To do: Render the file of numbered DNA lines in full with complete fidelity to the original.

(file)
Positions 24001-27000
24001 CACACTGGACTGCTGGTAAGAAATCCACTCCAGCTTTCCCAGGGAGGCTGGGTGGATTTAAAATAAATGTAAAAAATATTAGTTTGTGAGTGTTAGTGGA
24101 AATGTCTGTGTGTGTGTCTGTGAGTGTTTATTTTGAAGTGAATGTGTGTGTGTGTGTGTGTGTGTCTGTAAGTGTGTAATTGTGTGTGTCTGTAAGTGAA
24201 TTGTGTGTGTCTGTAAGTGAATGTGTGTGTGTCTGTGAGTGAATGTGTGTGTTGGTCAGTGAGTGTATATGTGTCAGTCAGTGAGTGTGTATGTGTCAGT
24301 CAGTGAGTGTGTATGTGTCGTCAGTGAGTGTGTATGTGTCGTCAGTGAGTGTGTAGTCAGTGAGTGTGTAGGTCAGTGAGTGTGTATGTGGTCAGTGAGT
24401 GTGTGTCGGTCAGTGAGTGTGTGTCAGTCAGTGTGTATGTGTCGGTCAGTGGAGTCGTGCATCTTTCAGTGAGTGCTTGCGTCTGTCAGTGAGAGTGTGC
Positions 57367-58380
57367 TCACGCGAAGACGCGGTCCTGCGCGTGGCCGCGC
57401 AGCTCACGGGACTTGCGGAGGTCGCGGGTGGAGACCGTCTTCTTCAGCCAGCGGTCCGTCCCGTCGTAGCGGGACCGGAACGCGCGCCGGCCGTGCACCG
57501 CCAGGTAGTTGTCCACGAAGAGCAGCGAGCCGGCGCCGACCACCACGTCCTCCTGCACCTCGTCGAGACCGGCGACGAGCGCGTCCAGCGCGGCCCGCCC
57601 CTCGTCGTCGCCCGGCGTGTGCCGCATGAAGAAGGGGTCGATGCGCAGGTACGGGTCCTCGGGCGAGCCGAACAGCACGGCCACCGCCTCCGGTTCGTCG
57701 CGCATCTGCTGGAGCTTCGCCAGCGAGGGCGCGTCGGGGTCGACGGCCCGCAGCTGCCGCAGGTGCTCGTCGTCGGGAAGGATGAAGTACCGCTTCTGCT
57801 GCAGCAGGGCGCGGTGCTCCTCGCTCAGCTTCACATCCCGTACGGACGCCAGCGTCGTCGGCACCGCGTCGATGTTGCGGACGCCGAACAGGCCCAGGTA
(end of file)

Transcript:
Positions 24001-27000
24001 CACACTGGACTGCTGGTAAGAAATCCACTCCAGCTTTCCCAGGGAGGCTGGGTGGATTTAAAATAAATGTAAAAAATATTAGTTTGTGAGTGTTAGTGGA
24101 AATGTCTGTGTGTGTGTCTGTGAGTGTTTATTTTGAAGTGAATGTGTGTGTGTGTGTGTGTGTGTCTGTAAGTGTGTAATTGTGTGTGTCTGTAAGTGAA
24201 TTGTGTGTGTCTGTAAGTGAATGTGTGTGTGTCTGTGAGTGAATGTGTGTGTTGGTCAGTGAGTGTATATGTGTCAGTCAGTGAGTGTGTATGTGTCAGT
24301 CAGTGAGTGTGTATGTGTCGTCAGTGAGTGTGTATGTGTCGTCAGTGAGTGTGTAGTCAGTGAGTGTGTAGGTCAGTGAGTGTGTATGTGGTCAGTGAGT
24401 GTGTGTCGGTCAGTGAGTGTGTGTCAGTCAGTGTGTATGTGTCGGTCAGTGGAGTCGTGCATCTTTCAGTGAGTGCTTGCGTCTGTCAGTGAGAGTGTGC
Positions 57367-58380
57367 TCACGCGAAGACGCGGTCCTGCGCGTGGCCGCGC
57401 AGCTCACGGGACTTGCGGAGGTCGCGGGTGGAGACCGTCTTCTTCAGCCAGCGGTCCGTCCCGTCGTAGCGGGACCGGAACGCGCGCCGGCCGTGCACCG
57501 CCAGGTAGTTGTCCACGAAGAGCAGCGAGCCGGCGCCGACCACCACGTCCTCCTGCACCTCGTCGAGACCGGCGACGAGCGCGTCCAGCGCGGCCCGCCC
57601 CTCGTCGTCGCCCGGCGTGTGCCGCATGAAGAAGGGGTCGATGCGCAGGTACGGGTCCTCGGGCGAGCCGAACAGCACGGCCACCGCCTCCGGTTCGTCG
57701 CGCATCTGCTGGAGCTTCGCCAGCGAGGGCGCGTCGGGGTCGACGGCCCGCAGCTGCCGCAGGTGCTCGTCGTCGGGAAGGATGAAGTACCGCTTCTGCT
57801 GCAGCAGGGCGCGGTGCTCCTCGCTCAGCTTCACATCCCGTACGGACGCCAGCGTCGTCGGCACCGCGTCGATGTTGCGGACGCCGAACAGGCCCAGGTA